You only need one of those, have them a parent object and when something is clicked on it sends a message turning on a switch. Instead of having a trillion different objects for it.

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oh… well good luck, may your soul rest in peace~

For the sprites, you can actually open up the “browse” tab, it’ll let you select a sprite that you already have on another object, not sure if it’ll be helpful since it only shortens the time pressing buttons.

DinoDev said something about parent objects, that could help.
I say “could” because I haven’t played with parent objects much so I have 0 experience with them.

You would need someone who knows about all of the obscure features in Flowlab but to my knowledge, you’re soooooo screwed.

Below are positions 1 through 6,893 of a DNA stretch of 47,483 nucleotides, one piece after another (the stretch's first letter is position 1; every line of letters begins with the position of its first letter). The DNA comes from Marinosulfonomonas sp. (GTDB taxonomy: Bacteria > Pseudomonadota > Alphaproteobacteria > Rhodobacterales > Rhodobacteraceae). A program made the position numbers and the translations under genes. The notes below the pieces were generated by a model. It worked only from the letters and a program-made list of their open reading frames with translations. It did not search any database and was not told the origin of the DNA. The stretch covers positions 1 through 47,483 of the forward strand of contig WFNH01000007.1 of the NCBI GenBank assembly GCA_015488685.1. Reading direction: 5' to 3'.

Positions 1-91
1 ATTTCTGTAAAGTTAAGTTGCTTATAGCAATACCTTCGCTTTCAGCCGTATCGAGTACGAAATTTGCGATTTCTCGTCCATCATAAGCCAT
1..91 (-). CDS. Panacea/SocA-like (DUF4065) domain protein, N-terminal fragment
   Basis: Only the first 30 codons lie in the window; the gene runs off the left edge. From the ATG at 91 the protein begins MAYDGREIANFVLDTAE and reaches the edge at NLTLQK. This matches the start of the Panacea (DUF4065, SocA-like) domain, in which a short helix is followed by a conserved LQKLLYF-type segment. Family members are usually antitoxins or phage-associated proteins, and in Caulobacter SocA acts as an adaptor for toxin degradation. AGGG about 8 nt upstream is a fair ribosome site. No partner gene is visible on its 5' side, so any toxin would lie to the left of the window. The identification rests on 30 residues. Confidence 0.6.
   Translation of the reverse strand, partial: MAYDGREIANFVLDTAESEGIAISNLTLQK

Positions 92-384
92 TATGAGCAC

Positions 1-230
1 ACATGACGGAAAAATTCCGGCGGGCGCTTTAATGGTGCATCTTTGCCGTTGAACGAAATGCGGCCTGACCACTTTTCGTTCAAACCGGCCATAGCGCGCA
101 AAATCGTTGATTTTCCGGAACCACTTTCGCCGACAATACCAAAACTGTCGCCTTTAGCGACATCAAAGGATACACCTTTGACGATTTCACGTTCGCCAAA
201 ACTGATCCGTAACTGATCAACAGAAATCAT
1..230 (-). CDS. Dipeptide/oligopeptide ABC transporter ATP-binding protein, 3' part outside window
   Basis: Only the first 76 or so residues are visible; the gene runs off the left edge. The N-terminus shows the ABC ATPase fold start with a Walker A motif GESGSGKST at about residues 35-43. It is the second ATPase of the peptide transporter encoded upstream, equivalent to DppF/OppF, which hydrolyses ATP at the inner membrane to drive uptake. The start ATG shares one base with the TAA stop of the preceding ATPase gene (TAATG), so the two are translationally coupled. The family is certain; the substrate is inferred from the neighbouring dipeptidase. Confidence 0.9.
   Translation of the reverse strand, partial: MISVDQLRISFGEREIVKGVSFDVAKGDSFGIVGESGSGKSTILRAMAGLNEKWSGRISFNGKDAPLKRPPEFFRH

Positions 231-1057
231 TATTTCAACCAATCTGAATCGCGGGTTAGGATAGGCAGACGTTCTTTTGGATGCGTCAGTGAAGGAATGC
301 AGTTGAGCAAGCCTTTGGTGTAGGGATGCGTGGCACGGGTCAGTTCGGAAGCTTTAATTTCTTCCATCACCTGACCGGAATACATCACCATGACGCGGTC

LOL I already used the browse tab to copy the original sprites. The coding itself, each sprite is supposed to open a different menu. It took me about an hour just to copy paste and name each of those sprites individually though, without even adding code to them.

This is a long term project. The end goal being having 48 different purchasable vehicles, and each vehicle will have its own set of missions. So I already expect the demo alone to take at least a month to finish. I’m trying to find any shortcuts I can in the meantime though, to help shorten the development time.

The reason I have to have a trillion different objects is because each different button is meant to open up a different menu. But all on the same screen.